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thedrifter
04-26-06, 08:52 AM
April 25, 2006
Panel poised to boost raise, nix health care fee hikes

By Rick Maze
Times staff writer

Rejection is at hand for two key proposals in the White House’s fiscal 2007 defense budget plan, as a House subcommittee plans to provide a larger military raise while refusing to increase health care fees for working-age military retirees.

Rep. John McHugh, R-N.Y., confirmed Tuesday that the military personnel subcommittee he chairs will not approve a Bush administration proposal to increase Tricare fees for military retirees under age 65 and their families who are enrolled in Tricare Standard and Tricare Prime, the military’s health insurance programs.

“Though DoD’s proposal was meant to be a cost-saving measure, it is the wrong way to go about it,” McHugh said in a statement released by his office.

It is unusual for a House Armed Services Committee member to talk in advance about what will be included in the defense bill. But the personnel subcommittee’s strong opposition was well known, so McHugh is not saying anything unexpected.

The proposed fee increases, he said, sent a “message to the many men and women who have served our nation through their military service that we’re going back on a promise that was made them.”

“We … simply are not going to burden retirees with increased costs at this time,” he said.

Instead, the subcommittee’s version of the 2007 defense authorization bill prepared for approval Wednesday afternoon will demand two studies of military health care costs.

The studies — one by the Government Accountability Office, the bipartisan investigative arm of Congress, and the other by the Defense Department, are to fully account for health care funding and look at alternatives to fee increases.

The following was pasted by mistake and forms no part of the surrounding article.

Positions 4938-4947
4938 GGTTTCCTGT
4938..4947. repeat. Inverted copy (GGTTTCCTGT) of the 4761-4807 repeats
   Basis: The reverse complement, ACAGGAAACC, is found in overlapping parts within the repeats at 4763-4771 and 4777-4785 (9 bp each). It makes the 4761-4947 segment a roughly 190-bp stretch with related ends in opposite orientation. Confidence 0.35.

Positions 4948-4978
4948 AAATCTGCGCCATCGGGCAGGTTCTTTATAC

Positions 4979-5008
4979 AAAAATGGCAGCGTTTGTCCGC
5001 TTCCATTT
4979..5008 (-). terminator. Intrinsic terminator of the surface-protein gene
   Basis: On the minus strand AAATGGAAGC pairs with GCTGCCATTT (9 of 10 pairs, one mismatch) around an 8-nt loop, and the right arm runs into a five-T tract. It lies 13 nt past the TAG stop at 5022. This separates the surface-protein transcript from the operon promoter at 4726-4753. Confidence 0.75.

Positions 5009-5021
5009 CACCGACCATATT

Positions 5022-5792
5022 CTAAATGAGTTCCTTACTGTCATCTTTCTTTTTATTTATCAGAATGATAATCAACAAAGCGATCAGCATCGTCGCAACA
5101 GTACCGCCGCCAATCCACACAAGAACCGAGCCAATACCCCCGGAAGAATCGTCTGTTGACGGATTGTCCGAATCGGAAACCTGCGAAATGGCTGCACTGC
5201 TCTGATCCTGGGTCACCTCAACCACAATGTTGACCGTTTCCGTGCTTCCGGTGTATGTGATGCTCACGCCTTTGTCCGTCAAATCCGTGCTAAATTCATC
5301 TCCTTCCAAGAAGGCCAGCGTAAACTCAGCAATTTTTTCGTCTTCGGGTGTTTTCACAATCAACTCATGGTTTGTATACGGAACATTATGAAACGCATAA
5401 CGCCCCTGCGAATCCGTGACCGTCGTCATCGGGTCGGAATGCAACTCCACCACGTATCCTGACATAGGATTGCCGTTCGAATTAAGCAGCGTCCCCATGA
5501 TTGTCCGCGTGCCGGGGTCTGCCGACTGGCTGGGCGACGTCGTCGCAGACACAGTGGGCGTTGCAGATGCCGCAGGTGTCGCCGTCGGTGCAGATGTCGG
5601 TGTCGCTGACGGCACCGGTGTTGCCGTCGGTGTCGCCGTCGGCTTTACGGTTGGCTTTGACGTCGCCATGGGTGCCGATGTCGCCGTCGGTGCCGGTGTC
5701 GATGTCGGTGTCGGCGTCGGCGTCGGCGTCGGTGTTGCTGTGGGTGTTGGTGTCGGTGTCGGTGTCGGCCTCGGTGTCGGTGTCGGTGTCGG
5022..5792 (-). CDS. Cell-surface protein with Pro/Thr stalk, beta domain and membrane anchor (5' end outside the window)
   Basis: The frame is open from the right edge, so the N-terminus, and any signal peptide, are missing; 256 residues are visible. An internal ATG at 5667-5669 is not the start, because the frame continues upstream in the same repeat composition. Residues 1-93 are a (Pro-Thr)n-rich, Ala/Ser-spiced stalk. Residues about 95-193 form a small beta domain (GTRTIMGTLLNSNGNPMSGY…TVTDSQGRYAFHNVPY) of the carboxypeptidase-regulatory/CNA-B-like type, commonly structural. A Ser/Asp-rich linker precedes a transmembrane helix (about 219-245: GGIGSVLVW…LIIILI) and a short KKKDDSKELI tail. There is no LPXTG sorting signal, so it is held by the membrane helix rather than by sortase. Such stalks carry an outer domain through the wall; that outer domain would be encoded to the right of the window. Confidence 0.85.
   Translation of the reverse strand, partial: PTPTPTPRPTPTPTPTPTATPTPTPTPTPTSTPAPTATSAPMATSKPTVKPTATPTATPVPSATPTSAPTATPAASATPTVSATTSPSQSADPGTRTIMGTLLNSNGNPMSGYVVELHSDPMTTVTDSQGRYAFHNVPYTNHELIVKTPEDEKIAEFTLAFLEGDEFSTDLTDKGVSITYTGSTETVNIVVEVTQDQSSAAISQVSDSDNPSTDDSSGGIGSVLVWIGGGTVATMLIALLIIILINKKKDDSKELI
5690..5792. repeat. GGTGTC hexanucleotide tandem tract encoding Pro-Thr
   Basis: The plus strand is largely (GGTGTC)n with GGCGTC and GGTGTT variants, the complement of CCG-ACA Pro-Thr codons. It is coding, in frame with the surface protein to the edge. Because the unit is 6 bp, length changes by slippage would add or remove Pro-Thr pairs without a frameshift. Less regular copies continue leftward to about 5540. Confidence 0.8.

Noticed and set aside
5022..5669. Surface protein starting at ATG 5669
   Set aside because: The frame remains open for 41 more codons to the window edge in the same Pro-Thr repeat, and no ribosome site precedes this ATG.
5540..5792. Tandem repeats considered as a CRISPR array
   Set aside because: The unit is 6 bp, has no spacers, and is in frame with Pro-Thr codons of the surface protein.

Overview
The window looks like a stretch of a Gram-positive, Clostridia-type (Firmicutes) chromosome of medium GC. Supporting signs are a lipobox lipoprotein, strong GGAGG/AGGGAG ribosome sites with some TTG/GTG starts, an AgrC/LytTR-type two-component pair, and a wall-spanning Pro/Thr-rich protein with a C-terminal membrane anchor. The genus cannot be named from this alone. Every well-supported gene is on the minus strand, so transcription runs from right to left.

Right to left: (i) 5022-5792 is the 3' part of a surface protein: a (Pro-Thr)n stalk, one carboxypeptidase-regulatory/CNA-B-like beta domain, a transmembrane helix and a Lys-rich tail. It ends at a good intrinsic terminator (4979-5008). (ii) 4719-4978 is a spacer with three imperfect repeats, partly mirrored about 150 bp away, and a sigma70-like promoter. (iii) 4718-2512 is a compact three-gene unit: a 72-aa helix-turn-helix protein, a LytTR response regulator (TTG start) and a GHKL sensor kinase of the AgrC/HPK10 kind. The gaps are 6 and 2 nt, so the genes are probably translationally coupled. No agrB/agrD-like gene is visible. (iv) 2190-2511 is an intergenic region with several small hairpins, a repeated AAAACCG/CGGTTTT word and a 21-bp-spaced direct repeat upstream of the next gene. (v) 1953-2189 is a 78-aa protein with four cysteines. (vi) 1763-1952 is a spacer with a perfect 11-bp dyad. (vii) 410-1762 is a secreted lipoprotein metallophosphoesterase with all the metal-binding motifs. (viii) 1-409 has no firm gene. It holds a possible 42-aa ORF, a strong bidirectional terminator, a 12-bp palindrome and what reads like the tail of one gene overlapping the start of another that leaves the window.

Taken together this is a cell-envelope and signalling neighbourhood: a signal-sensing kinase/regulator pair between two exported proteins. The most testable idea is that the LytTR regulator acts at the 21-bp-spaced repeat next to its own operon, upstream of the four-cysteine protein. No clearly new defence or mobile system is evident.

McHugh did not mention, but several House sources confirmed, that the personnel subcommittee also will provide a 2.7 percent military pay raise Jan. 1, larger than the 2.2 percent increase proposed by the administration.

House Democrats have talked about increasing the 2.2 percent raise since it was first proposed by President Bush. By including a larger raise in the draft bill, House Republicans avoid being stuck in a position of supporting the administration’s smaller raise. Increasing the Bush proposal by a relatively modest amount, at a cost of about $250 million, also could make it more difficult for House Democrats to win support for an even bigger raise, aides said.

The 2.2 percent hike would be enough to keep pace with the average pay increase in the private sector last year. While this raise would be the amount specified in federal law for computing military and federal civilian pay increases, it would be the smallest increase since 1994, would do nothing to decrease the estimated 4.4 percent gap that still remains between military and private-sector wages and would not keep pace with inflation.

With the cost of living increasing at an annual rate of about 3.6 percent, a 2.7 percent raise would still represent a decrease in purchasing power, but it would reduce the military-civilian pay gap by 0.5 percentage point, to about 3.9 percent.

The defense budget submitted to Congress in February sets aside $263 million for additional pay raises for warrant officers, senior enlisted members and people with more than 30 years of service, but it was unclear Tuesday if the armed services subcommittee would include the targeted raises in the 2007 defense bill.

David S.C. Chu, under secretary of defense for personnel and readiness, said earlier this year that the Pentagon would like the targeted pay raises to take effect April 1, 2007.

Aides said that as of Monday, the targeted raise proposal had not been formally submitted to Congress, but a copy of the plan had been provided to the armed services committee for review.

Whether targeted raises are included in the bill could depend on the cost assigned to the proposal by the Congressional Budget Office, which is analyzing that question, aides said.

Ellie